Seeking new revenue, Providence wants to know value of its water supply

Dan McGowan

PROVIDENCE, R.I. (WPRI) – How much is Providence’s water supply actually worth? City officials are seeking to find out.

Emily Crowell, a spokesperson for Mayor Jorge Elorza, confirmed Wednesday the city is planning to hire an outside firm to assess the value of the water supply in the Scituate Reservoir, which provides drinking water to 60% of Rhode Island’s population.

Crowell said the valuation is necessary because city officials are considering asking the General Assembly for assistance as they seek to secure more revenue from the water system, potentially through regionalization or a restructuring.

“Before we move forward, we want to find out how much everything is worth,” Crowell said.

Elorza, a Democrat, has repeatedly said he does not want to sell the water supply to a private entity, and the City Council approved a resolution opposing privatization last year. But the mayor has said he would be willing to consider supporting the creation of a regional water authority in the state.

Last year a consultant’s report outlining ways Providence could improve its finances suggested the city should consider a one-time asset transfer worth at least $372 million – the value of the water supply’s assets in 2015 – or smaller annualized payments over time that could come as a result of a sale or lease. The study recommended the proceeds be used to improve the funding of the city’s struggling pension system, which was just 25% funded and faced $985 million in liabilities as of June 30.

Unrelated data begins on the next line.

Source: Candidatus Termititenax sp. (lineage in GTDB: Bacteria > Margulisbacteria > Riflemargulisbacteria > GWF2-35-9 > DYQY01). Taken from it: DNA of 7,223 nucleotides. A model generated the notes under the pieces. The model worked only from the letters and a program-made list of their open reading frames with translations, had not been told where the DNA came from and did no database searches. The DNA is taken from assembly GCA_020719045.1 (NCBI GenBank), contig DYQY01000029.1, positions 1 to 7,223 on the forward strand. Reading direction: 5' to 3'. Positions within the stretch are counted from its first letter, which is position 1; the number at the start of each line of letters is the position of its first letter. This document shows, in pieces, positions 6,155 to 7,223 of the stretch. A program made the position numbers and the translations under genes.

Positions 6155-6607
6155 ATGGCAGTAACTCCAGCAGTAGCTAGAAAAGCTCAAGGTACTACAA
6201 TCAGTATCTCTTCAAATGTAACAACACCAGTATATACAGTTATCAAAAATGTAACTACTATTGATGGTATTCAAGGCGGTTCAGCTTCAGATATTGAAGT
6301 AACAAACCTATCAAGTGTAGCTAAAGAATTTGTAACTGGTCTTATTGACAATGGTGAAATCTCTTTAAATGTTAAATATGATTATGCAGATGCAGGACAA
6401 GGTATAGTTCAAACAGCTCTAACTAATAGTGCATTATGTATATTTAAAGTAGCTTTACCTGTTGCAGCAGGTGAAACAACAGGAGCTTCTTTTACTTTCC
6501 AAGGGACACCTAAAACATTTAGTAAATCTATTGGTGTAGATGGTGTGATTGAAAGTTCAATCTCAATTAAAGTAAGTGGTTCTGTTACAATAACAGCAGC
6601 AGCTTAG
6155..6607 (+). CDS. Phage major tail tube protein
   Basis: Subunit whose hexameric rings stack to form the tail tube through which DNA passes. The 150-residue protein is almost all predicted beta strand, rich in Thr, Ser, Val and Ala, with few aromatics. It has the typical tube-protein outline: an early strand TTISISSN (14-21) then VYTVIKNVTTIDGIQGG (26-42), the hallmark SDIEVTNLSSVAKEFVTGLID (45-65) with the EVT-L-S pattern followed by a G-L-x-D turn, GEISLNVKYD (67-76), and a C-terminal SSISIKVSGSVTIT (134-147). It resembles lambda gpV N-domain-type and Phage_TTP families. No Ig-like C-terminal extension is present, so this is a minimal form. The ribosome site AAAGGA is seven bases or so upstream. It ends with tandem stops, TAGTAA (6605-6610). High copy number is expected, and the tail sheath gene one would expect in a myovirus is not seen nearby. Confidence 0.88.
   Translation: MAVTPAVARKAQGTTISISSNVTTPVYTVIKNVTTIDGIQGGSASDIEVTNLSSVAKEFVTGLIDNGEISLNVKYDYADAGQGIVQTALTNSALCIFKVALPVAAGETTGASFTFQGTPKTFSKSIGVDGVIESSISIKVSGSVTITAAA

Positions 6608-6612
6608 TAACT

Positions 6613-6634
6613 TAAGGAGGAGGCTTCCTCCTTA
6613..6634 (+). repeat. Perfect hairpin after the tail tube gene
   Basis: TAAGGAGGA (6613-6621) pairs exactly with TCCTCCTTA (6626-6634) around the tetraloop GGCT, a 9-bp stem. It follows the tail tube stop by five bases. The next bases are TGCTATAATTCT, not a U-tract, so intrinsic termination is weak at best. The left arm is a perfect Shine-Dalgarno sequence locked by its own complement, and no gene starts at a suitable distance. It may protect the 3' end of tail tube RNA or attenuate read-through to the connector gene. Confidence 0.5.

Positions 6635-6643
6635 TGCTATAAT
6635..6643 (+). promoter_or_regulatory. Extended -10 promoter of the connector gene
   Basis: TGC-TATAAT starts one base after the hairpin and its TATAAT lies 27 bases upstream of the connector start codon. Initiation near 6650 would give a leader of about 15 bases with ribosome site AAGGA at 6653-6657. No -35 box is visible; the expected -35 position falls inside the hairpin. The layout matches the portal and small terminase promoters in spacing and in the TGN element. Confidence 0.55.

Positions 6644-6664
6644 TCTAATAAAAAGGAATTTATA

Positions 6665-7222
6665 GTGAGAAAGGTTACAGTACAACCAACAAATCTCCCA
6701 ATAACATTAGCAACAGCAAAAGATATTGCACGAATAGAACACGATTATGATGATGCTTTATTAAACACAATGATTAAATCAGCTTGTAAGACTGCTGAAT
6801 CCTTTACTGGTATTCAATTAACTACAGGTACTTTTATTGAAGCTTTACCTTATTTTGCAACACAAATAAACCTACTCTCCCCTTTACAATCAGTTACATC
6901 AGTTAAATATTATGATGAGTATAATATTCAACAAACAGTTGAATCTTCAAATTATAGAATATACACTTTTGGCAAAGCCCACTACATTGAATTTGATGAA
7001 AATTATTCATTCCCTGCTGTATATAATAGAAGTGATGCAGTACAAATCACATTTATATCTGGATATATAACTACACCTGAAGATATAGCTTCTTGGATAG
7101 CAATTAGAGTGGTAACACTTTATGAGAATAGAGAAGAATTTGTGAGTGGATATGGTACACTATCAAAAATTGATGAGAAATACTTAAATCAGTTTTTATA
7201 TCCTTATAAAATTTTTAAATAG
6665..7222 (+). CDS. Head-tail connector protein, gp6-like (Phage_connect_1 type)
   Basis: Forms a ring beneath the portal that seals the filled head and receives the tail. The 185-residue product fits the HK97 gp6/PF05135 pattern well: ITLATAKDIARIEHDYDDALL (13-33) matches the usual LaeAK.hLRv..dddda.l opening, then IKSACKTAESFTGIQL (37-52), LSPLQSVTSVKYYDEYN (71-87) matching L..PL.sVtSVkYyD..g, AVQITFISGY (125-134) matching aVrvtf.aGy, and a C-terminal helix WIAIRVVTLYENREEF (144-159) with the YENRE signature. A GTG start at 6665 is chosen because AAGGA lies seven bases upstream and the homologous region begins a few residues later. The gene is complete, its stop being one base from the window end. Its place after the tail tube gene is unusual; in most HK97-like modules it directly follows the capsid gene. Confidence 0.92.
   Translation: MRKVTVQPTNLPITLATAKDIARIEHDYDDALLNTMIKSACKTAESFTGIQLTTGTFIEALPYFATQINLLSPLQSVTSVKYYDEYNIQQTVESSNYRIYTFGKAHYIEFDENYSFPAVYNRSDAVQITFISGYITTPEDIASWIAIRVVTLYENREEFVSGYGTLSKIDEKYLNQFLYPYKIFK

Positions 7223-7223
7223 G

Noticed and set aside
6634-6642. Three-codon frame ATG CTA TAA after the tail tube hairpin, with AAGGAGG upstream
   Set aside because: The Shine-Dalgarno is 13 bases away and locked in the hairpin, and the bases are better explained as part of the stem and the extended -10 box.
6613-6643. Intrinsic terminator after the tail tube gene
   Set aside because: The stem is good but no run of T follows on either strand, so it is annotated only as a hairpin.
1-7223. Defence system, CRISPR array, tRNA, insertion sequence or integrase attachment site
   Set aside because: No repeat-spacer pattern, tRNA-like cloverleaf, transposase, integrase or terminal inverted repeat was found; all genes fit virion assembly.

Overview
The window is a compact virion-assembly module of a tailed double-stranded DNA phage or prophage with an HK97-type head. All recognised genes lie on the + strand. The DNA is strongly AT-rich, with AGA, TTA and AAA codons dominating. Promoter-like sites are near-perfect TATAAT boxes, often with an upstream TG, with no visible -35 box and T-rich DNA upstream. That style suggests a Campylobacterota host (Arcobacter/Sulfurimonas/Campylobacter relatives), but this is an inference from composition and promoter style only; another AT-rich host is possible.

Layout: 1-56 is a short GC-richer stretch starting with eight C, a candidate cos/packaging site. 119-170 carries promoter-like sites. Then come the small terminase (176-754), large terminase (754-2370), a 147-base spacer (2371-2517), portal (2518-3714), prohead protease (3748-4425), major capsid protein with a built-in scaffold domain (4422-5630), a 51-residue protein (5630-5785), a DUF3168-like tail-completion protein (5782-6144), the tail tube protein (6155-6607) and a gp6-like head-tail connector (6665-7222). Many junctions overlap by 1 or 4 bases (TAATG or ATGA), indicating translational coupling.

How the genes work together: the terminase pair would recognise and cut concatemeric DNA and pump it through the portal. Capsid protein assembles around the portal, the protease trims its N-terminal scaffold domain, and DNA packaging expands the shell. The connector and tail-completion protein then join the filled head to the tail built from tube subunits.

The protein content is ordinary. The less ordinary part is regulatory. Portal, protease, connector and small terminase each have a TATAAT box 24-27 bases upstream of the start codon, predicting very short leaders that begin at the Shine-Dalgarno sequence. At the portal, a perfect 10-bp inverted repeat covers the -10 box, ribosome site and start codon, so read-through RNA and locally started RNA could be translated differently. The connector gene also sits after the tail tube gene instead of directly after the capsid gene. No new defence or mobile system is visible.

Elorza and other city officials have said any attempt to profit from the water supply will likely require enabling legislation from the General Assembly. Eyewitness News has learned Elorza has discussed Providence Water with several lawmakers, but he hasn’t made his plan public and no one from the House or Senate has introduced any water-related bills this year.

The value of the water supply and Providence’s ability to sell it has been a point of contention in city government for many years.

In 1994, then-Mayor Vincent A. “Buddy” Cianci Jr. attempted to sell the system to the Narragansett Bay Commission for $500 million, but the deal fell through. In 2008 the city again considered a sale, and at the time City Council members told The Providence Journal they believed Providence could receive a one-time payment of between $400 million and $600 million to help the pension fund.

Former City Council President Michael Solomon told Eyewitness News one estimate of the value to replace the water system was $1 billion, but he said it wasn’t clear that the city has the legal ability to sell the asset. During a trial involving a lawsuit that challenged Providence’s pension changes in 2013, former Mayor Angel Taveras testified that he didn’t believe the city could benefit from the sale of the water system because the proceeds would need to be returned to ratepayers.

Providence Water sells water directly to approximately 75,000 retail customers throughout the state and provides water to eight other wholesale customers. The city owns the land in Scituate used for its water operations. The taxable value of the land itself was $260 million in 2016, according to the town’s annual audit. Providence is Scituate’s largest taxpayer.

The Providence Water Supply Board has more than 240 employees on the city payroll, most of whom are members of Local 1033 of the Laborers’ International Union. In 2015, the agency spent $10 million on a new building to move its headquarters from Academy Avenue to Dupont Drive. The move is expected to be completed later this year.CORRECTION: Michael Solomon said the value to replace the water supply is more than $1 billion. The original version of this article stated the value of the water system was more than $1 billion.

Continue the discussion on FacebookDan McGowan ( ) covers politics, education and the city of Providence for Follow him on Facebook and Twitter: @danmcgowan

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